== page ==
PHILADELPHIA — Three of eight murder charges were thrown out Tuesday against a Philadelphia abortion provider whose clinic was called a "house of horrors," apparently because the judge had not heard sufficient evidence from prosecutors that the three babies were viable, born alive and then killed.
Dr. Kermit Gosnell, 72, still faces the death penalty if convicted of first-degree murder in four remaining infant deaths. The judge also upheld murder charges in a patient's overdose death.
Common Pleas Judge Jeffrey Minehart did not explain his reasoning for the split decision on the defense motion to acquit Gosnell after five weeks of prosecution testimony. Such requests are routine but rarely granted.
Prosecutors have argued that the babies were viable and Gosnell and his staff cut them in the back of the neck to kill them. A nearly 300-page grand jury report released in 2011 described Gosnell's clinic as a filthy, foul-smelling "house of horrors" that was overlooked by regulators.
The defense questioned testimony from staffers who said they had seen babies move, cry or breathe. McMahon argued that each testified to seeing only a single movement or breath.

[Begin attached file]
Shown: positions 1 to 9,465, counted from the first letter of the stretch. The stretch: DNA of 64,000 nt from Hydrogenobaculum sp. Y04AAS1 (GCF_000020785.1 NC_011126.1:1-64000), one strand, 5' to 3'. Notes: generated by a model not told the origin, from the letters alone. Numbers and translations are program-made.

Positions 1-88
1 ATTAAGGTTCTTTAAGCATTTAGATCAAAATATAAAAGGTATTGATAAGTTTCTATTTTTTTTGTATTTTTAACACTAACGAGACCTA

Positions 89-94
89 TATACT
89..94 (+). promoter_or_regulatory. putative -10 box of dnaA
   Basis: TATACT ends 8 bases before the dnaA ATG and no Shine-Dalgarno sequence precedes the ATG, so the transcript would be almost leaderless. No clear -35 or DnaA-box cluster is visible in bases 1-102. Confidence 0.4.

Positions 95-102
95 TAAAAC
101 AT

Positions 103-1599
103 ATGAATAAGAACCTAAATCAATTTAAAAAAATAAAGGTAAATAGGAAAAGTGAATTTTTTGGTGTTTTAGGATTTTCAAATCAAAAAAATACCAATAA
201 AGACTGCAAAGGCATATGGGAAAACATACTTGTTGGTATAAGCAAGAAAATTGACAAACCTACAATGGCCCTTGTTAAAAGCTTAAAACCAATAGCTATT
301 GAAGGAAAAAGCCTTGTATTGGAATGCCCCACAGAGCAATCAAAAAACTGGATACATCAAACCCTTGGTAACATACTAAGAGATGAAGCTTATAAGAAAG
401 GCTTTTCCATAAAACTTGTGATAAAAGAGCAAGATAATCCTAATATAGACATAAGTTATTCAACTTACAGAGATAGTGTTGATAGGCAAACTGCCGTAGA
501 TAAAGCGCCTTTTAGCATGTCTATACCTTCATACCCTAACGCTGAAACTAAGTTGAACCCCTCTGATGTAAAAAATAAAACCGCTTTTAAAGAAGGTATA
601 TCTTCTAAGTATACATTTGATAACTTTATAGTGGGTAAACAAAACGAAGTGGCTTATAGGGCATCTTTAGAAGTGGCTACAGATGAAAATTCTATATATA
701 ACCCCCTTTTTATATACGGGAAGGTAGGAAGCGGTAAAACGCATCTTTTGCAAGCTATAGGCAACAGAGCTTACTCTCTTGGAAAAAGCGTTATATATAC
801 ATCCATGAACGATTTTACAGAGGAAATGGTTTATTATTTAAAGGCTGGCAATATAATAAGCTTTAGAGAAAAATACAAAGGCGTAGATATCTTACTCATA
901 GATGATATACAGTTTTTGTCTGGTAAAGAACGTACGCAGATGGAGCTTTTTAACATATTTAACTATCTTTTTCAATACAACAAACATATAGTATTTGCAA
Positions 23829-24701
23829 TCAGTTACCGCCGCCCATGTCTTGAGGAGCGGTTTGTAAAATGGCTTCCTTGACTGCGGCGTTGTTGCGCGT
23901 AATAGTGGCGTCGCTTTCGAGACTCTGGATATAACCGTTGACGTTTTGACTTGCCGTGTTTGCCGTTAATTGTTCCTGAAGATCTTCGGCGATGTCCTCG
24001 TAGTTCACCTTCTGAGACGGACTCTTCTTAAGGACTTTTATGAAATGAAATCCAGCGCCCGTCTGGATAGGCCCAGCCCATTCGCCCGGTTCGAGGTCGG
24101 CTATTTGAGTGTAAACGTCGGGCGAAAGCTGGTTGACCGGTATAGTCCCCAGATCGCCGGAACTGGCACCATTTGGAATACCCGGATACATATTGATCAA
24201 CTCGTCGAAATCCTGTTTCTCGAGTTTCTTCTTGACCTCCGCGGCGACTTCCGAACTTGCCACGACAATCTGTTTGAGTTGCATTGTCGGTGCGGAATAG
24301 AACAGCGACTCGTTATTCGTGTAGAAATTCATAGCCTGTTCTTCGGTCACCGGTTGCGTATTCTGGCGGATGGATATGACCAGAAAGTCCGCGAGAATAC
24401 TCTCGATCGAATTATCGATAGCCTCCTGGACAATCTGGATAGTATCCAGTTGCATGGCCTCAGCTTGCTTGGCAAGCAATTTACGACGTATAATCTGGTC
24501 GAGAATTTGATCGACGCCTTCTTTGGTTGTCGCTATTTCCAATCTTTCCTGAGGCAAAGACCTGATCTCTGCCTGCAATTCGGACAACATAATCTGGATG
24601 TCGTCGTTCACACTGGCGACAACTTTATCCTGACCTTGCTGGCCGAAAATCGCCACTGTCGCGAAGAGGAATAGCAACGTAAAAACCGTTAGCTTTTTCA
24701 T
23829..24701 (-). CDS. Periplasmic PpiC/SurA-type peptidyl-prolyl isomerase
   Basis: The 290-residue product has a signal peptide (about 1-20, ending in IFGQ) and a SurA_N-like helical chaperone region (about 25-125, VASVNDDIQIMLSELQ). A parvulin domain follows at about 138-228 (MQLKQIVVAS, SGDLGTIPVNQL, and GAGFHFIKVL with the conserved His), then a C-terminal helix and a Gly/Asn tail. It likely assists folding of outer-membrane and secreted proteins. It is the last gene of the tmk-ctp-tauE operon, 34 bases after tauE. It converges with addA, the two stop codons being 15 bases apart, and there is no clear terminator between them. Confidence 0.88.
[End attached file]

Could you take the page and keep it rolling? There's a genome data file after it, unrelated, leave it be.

"There is not one piece — not one — of objective, scientific evidence that anyone was born alive," McMahon said. "These are not the movements of a live child."
The trial was set to resume Tuesday afternoon with defense witnesses for Gosnell's co-defendant, Eileen O'Neill. She is charged with three counts of theft for practicing medicine without a license. Minehart dismissed six additional counts of that charge.
Gosnell must defend a third-degree murder charge for the 2009 overdose death of 41-year-old Karnamaya Mongar, a recent refugee to the U.S. who died after an abortion.
McMahon argued that third-degree requires malice, or "conscious disregard" for her particular life.
"She wasn't treated any differently than any of the other thousands of other people who went through there," McMahon argued.
Assistant District Attorney Ed Cameron, in defending the murder charge against Mongar, said it stemmed from the totality of the circumstances. They included the repeated medication dosages given by medical assistants; Gosnell's absence during most of her visit; and the hour it took to open a locked side door and take her by stretcher to an ambulance.
Prosecutors might concede that point, while arguing that patients were routinely exposed to unsanitary, intentionally reckless conditions at the clinic.
Former staffers have testified that patients received heavy sedatives and painkillers from untrained workers while Gosnell was offsite, and were then left in waiting rooms, sometimes unattended, for hours before Gosnell arrived for the late-night surgeries.